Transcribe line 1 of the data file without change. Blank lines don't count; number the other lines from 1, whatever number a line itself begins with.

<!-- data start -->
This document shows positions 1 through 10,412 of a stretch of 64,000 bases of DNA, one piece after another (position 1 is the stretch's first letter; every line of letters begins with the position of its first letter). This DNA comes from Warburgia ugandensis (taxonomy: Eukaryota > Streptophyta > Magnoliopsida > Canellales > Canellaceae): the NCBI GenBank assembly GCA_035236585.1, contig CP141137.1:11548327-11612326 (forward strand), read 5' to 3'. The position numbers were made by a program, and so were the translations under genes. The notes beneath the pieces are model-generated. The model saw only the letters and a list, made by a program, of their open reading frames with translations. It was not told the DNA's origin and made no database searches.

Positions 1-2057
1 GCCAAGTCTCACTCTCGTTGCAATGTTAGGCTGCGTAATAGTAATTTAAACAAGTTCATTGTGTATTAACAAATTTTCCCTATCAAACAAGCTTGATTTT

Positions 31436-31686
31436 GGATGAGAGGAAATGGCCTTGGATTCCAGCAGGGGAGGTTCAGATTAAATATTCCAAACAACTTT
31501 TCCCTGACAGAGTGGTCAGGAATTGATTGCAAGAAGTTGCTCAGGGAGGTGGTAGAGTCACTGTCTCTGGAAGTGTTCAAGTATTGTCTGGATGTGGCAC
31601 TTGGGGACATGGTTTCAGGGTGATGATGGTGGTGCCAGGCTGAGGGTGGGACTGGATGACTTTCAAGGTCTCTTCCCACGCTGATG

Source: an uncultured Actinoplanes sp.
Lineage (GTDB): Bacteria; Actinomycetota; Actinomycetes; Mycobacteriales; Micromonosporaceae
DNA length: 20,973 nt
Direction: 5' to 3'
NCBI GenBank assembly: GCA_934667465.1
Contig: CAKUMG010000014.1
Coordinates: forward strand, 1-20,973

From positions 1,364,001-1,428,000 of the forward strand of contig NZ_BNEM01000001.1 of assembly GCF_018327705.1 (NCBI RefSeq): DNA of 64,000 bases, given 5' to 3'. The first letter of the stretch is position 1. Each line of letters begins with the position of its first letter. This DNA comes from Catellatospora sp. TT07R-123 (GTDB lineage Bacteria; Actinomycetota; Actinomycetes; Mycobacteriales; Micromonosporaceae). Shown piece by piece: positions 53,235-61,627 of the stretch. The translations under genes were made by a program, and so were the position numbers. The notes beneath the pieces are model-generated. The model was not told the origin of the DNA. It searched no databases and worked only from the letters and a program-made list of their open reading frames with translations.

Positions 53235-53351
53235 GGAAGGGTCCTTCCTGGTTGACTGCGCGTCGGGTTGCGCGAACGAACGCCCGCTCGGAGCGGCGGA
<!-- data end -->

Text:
This document shows positions 1 through 10,412 of a stretch of 64,000 bases of DNA, one piece after another (position 1 is the stretch's first letter; every line of letters begins with the position of its first letter). This DNA comes from Warburgia ugandensis (taxonomy: Eukaryota > Streptophyta > Magnoliopsida > Canellales > Canellaceae): the NCBI GenBank assembly GCA_035236585.1, contig CP141137.1:11548327-11612326 (forward strand), read 5' to 3'. The position numbers were made by a program, and so were the translations under genes. The notes beneath the pieces are model-generated. The model saw only the letters and a list, made by a program, of their open reading frames with translations. It was not told the DNA's origin and made no database searches.